Editor’s Note: This story was originally published on 7 March, and updated to remove references to the BNP Paribas Open, which will not be held as scheduled due to coronavirus concerns.

Tommy Paul’s parents introduced him to tennis at seven. He’d train on clay, with no hard courts available at the club where he played. But something that stuck with him during his junior years had nothing to do with his own tennis.

“I felt like there were a lot of kids my age when I was younger who were playing the same tournaments and practising at the same places as me that just felt like they were miserable when they were practising,” Paul told “I took pride in not feeling miserable on court. If I ever felt like I didn’t want to be there, [I would] just kind of mess around and have a little bit more fun with myself on the court. That’s always been my personality.”

The American, who will be making his first main draw appearance at the BNP Paribas Open next week, simply wants to enjoy his time on the tennis court. Once in a while Paul will get upset with a poor decision or shot, but more often he’ll crack a refreshing smile, even in a match’s tightest moments.

“I want people to have fun watching me. I want them to see me having fun and I want them to enjoy watching it. I don’t want to be a boring guy out on the court,” Paul said. “Sometimes I’m a little too quiet and sometimes I get a little too angry, but for the most part I like to have fun and entertain the crowd.”

Paul has plenty of reasons to smile these days. Following last year’s US Open, he cracked the Top 100 of the FedEx ATP Rankings for the first time. Six months later, he’s up to a career-best World No. 57, and he doesn’t appear to be slowing down.

“It’s about putting matches together. To really move up in the rankings, it is not [about] winning one or two matches in a row. You’ve got to have good weeks. You’ve got to play great for full weeks at a time and have multiple of those,” Paul said. “That’s my biggest focus this year, putting together full weeks of really good tennis.”

Mission accomplished thus far. Paul qualified for the Adelaide International in January, advancing to his first ATP Tour semi-final at that ATP 250. At the Australian Open, he beat 2017 Nitto ATP Finals champion Grigor Dimitrov. Most recently, the American earned his first Top 10 win against 2018 Nitto ATP Finals titlist Alexander Zverev at the Abierto Mexicano Telcel presentado por HSBC en route to the quarter-finals.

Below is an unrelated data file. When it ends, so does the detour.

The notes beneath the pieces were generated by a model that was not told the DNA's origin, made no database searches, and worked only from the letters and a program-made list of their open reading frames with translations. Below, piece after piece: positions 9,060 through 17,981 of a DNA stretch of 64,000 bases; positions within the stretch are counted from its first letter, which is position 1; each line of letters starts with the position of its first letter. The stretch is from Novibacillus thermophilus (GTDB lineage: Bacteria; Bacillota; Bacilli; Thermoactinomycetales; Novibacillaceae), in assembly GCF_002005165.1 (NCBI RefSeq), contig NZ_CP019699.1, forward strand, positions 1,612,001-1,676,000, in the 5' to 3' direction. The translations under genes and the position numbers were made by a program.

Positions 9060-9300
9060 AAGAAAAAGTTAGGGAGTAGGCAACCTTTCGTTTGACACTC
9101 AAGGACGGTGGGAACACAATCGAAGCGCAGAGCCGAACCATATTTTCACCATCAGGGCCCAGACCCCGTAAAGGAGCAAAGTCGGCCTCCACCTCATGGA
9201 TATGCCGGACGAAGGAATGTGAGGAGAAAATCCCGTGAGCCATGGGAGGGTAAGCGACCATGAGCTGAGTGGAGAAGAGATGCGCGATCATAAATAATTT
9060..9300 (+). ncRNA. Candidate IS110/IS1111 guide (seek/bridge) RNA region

“[I just have to] continue to do the right things, try to stick with the same routines as I had at the end of last year and through the beginning of this year,” Paul said. “I’m still the same person, still having fun. Just trying to make better decisions.”

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Paul has been open about the struggles he faced early on during his ATP Tour career. He won the 2015 Roland Garros boys’ singles crown and reached that year’s US Open boys’ singles final, but it took him more than four years after that to break into the Top 100. He has admitted to not fully taking care of his body.

But now he spends more time at the gym and with the physios, and that is reflected in his results. Towards the end of last season, Paul also began working with a new coach, Brad Stine, whom has mentored former World No. 1 Jim Courier and two-time Grand Slam finalist Kevin Anderson. In a way, Paul now has taken on more responsibility, which has only helped.

“I just feel like everything’s more comfortable for me and a lot less stress,” Paul said. “It’s cool. It’s different kind of coaching than I’ve been used to. He actually lives out in California, I live in South Florida. I fly him out to do practice weeks in Florida and he comes to all the tournaments with me. It’s different. I have to do a lot more stuff on my own, setting up practices on my own sometimes when he’s not there in South Florida. Kind of just taking more initiative.”

Stine is not trying to reinvent Paul. Instead he is refining the 22-year-old, giving him the tools necessary to enjoy maximum success.

“One of the things I’ve said from the start is that I’m not trying to take the fun out of it for him; I want him to enjoy himself. I want him to have fun on the practice court, but at the same time be focussed on the things that we’re trying to accomplish,” Stine told “He’s been really, really good about that. Off-season was phenomenal with him. I was really impressed with his work ethic and attitude coming to the court every day.”

Paul has plenty of weapons to go with that. The 6’1” right-hander has a heavy forehand that he uses to find acute angles on the court and play aggressive baseline tennis. He is also extremely quick, which allows him to stay in points defensively. But perhaps most importantly, Paul embraces the big moments.

The American was struggling physically against Dimitrov late in their Melbourne clash. Paul let slip a two-set lead, and the Bulgarian served for the match in the fifth set and held a 30/0 lead. But Paul put a smile on his face and battled until the end, ultimately triumphing.

“I always felt like in juniors you kind of just love the battle. Some people thrive in those situations and I can’t think of a better situation to have fun on a tennis court than going five sets at the Australian Open,” Paul said. “That’s where everyone wants to be. If you’re not enjoying that, you shouldn’t be playing tennis.”